Ford to restart production of Super Duty at Kentucky Truck Plant Monday

Workers at Ford's Kentucky Truck Plant in eastern Jefferson County.

LOUISVILLE, Ky. (WDRB) – A bill that could result in Kentucky giving hundreds of millions in additional taxpayer dollars to companies for creating jobs – or even for keeping jobs they’ve already created – is sailing through the state legislature with bipartisan support and little scrutiny.

Senate Bill 246 passed the Senate 37-0 on Feb. 27 with no floor discussion and now awaits action in the House, where it has been assigned to the economic development committee.

“It’s an extremely broad expansion (of job incentives) that deserves more attention and more focus before it passes,” said Pam Thomas, a former legislative staff member who is now a senior fellow at the progressive Kentucky Center for Economic Policy.

Officials with Gov. Matt Bevin’s economic development cabinet say the beefed-up incentives will help Kentucky edge-out neighboring states for “mega” job projects and are predicated on the companies investing at least $200 million in the commonwealth.

“This will put Kentucky in a more competitive position for new investment whether that’s an expansion of an existing employer or landing a new-to-the-state company,” said Jessica Burke, general counsel for the state Cabinet for Economic Development, in an interview Tuesday. “We are competing with not only other states, but other countries, for these projects.”

But skeptics such as Thomas worry about the “direct erosion” of state income taxes, the primary source of payments for the company incentives, and the long-term effect on Kentucky’s ability to fund education and other public services.

The bill would offer more public dollars to companies who invest at least $200 million in a job-creating factory, corporate headquarters or other Kentucky project.

The Kentucky Business Investment program, which is the main way the state offers incentives for new jobs, currently includes “enhanced” benefits for projects in economically depressed counties.

But for projects valued at least $200 million, the bill would make those “enhanced” county benefits available regardless of the location of the factory, warehouse or company office.

The bill would also expand a little-used program under which Kentucky offers tens or hundreds of millions of dollars at a time to companies that already have a large employment base and who don’t necessarily have to create jobs to get the public money.

The Kentucky Jobs Retention Act is currently available only to automobile or household appliance manufacturers, but the bill would open the program to a broader set of recipients, including corporate headquarters, agribusiness and nonretail service or technology companies.

The jobs retention program was created in 2007 to encourage Ford Motor Co. not to shutter its two Louisville assembly plants, and it was expanded in 2012 to include GE Appliance Park in Louisville.

In addition to Ford – which could collect up to $315 million under the program – the only other recipients of “retention” incentives have been Toyota’s auto plant in Georgetown (up to $190 million) and General Electric Co. (now Quindao Haier), which could collect up to $40 million.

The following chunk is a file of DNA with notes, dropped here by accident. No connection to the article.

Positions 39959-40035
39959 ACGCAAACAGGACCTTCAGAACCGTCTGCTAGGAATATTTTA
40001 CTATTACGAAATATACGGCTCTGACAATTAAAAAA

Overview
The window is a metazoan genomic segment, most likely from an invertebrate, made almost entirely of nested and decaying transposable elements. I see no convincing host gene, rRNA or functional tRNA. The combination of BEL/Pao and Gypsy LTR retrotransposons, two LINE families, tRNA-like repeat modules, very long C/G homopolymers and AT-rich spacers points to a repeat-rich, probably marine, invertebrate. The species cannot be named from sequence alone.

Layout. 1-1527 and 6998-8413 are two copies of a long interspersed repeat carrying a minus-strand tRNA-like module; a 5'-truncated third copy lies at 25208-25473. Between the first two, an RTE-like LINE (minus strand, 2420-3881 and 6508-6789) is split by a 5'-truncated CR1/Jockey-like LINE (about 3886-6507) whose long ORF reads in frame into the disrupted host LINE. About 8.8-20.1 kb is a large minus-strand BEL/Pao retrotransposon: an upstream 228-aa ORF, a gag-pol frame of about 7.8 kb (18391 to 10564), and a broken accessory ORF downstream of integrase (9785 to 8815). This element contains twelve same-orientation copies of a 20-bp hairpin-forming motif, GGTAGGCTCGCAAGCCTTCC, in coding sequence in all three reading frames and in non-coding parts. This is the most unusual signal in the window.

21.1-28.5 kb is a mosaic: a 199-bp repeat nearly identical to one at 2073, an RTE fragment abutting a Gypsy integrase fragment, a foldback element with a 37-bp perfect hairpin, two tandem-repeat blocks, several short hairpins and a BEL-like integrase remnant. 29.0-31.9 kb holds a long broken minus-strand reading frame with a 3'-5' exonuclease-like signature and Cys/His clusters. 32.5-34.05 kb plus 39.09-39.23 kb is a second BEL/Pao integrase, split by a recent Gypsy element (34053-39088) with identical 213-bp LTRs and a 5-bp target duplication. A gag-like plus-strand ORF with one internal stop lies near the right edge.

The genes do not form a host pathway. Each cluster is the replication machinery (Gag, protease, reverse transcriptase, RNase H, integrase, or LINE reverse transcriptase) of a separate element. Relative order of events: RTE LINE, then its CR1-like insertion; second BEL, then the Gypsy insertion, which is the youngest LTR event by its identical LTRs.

The program requires the companies to spend at least $200 million upgrading their factories, and the public incentives are meant to offset a portion of the private investment.

Ford, Toyota and GE told the state they would invest $4.4 billion collectively in their factories, for which the state awarded a collective $545 million.

Under the bill, a broader set of companies would be eligible for those retention incentives, but they must have already been in Kentucky for five years and employ at least 1,000.

UPS, Amazon, Humana, Fruit of the Loom and Lexmark are examples of the roughly 30 companies that would meet the criteria, economic development cabinet official Katie Smith told a Senate committee on Feb. 26.

Burke said Tuesday that no specific case involving a big employer prompted the bill, but a general effort to make the state’s incentives more competitive.

There are no estimates of how much money the bill would cost the state, nor any caps on the incentive programs. The awards are typically paid out not right away, but over at least 10 years.

Economic development officials say every one of the deals is a net positive for the state because the assumption is that the Kentucky would not have the jobs, tax revenue and other economic spin-off benefits but for the incentives.  

“The state always comes out far ahead versus not having landed that project,” cabinet spokesman Jack Mazurak said in an email.

But critics say economic incentives are often wasted rewarding companies for what they would have done anyway.

Thomas said the bill is part of a “constant creep” of incremental sweeteners to economic development programs that result in “fewer resources for the commonwealth” in the long run.

“It’s really hard to get people to focus on the long-term impact of these things,” she said.

Reach reporter Chris Otts at 502-585-0822, cotts@wdrb.com, on Twitter or on Facebook. Copyright 2019 WDRB News. All rights reserved.

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Chris Otts reports for WDRB.com about business and economic topics, higher education and local / state government. He joined WDRB News in 2013 after seven years with The Courier-Journal. Got a tip? Chris is at 502-585-0822 and cotts@wdrb.com.